NazcaLines_Owl_7200606944_6e8c74e61a_o

Ancient Peru was home to many cultures, most of them still mysterious. But as Sarah Parcak points her satellite-archaeology lens (and her new citizen-explorer project) at the Peruvian wilderness, the invisible past is primed to make a remarkable comeback.

Doug Bolender and Dr. Sarah Parcak at Point Rosee by Freddie Claire, courtesy BBC.

The Vikings described a place called Vinland — a “land of wine,” bursting with berries. But where, exactly, was it? Space archeologist Sarah Parcak shares a step-by-step look at how her team used Norse texts and satellite imagery to search in eastern Canada.

tunisianewfort

Archaeology is a puzzle. For Sarah Parcak, the arduous process of trying to find ancient treasures is made exponentially easier by satellite imagery.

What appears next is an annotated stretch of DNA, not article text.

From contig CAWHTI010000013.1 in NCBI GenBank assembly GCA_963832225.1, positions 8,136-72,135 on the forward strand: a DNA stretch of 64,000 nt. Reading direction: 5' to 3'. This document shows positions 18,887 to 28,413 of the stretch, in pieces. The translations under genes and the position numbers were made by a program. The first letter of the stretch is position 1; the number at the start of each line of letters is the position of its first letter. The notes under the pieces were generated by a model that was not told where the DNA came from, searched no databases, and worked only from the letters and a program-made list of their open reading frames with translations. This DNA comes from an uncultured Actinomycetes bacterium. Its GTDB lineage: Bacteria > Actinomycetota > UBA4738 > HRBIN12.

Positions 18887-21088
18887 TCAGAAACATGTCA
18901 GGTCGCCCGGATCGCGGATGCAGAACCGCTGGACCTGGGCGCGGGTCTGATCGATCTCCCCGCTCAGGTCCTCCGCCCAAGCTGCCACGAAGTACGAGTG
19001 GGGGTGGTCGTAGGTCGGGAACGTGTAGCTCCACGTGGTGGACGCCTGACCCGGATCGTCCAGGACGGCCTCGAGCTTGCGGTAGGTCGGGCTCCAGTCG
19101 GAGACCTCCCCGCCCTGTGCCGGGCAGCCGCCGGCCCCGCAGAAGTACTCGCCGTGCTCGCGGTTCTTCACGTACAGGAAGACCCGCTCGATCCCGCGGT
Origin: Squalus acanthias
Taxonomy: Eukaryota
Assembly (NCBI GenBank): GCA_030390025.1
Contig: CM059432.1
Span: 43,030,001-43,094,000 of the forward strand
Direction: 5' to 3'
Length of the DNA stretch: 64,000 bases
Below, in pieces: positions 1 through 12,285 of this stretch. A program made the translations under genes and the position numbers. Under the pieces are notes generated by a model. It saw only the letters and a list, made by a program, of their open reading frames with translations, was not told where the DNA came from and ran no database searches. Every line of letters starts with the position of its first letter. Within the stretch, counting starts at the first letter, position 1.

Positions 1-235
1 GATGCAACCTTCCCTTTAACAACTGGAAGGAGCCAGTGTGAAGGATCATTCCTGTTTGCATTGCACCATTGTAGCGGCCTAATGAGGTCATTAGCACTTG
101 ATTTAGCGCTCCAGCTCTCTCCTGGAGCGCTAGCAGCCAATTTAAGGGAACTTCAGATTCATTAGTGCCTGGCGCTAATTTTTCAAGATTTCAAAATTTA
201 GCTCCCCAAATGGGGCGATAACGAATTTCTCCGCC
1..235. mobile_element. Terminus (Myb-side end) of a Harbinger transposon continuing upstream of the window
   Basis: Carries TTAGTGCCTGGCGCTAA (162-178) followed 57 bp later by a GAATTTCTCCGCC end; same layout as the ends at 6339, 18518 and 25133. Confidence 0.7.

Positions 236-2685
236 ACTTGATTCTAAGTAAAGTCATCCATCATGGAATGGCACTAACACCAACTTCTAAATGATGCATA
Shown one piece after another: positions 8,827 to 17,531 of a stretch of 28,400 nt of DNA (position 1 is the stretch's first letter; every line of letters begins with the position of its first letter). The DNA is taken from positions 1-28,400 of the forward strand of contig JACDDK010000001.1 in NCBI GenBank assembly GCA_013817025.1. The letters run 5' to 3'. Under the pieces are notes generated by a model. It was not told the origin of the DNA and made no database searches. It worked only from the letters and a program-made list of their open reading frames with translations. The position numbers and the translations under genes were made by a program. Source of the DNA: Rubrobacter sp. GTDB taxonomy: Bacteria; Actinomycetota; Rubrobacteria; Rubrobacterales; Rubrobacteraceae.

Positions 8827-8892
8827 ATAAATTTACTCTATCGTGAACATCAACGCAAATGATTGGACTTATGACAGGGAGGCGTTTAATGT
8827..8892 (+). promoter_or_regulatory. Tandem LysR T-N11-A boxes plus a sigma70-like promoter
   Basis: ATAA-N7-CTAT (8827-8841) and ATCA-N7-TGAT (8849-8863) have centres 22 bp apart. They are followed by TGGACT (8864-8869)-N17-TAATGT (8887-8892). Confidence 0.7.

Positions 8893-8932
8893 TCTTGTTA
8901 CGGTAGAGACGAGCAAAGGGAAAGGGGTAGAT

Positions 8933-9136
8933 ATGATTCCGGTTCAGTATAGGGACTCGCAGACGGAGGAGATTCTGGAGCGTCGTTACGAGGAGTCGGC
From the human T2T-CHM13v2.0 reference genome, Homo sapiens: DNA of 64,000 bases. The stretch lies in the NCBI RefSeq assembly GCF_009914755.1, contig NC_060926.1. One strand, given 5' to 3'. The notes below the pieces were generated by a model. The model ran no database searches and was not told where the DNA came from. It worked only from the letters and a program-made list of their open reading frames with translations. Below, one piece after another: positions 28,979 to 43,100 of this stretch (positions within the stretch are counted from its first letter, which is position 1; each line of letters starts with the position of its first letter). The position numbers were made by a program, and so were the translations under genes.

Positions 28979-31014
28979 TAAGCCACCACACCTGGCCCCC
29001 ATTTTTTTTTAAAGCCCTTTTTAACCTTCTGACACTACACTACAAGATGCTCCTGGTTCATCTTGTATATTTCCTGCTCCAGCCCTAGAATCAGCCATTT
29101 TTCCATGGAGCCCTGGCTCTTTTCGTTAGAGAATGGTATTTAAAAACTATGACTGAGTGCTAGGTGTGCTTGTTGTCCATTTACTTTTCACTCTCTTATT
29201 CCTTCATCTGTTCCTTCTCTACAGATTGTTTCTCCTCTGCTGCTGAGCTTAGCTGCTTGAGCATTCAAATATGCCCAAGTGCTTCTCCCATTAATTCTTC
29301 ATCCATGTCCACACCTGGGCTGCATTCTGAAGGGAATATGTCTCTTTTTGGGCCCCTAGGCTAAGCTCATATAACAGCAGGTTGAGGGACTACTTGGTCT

The Temple of Bel in Palmyra, Syria. Photo: iStock.

Terrorists make headlines by destroying ancient sites like Palmyra, in Syria. But there’s an even more sinister endgame, as archaeologist Sarah Parcak explains.

gizaplateau

Strange as it may seem, archaeologists often look to the sky to discover sites buried deep beneath the earth. Space archaeology, as it’s called, refers to the use of high-resolution satellite imaging and lasers to map and model archaeological ruins. TED Fellow Sarah Parcak makes extensive use of this technology in her work. She explains why it’s so useful.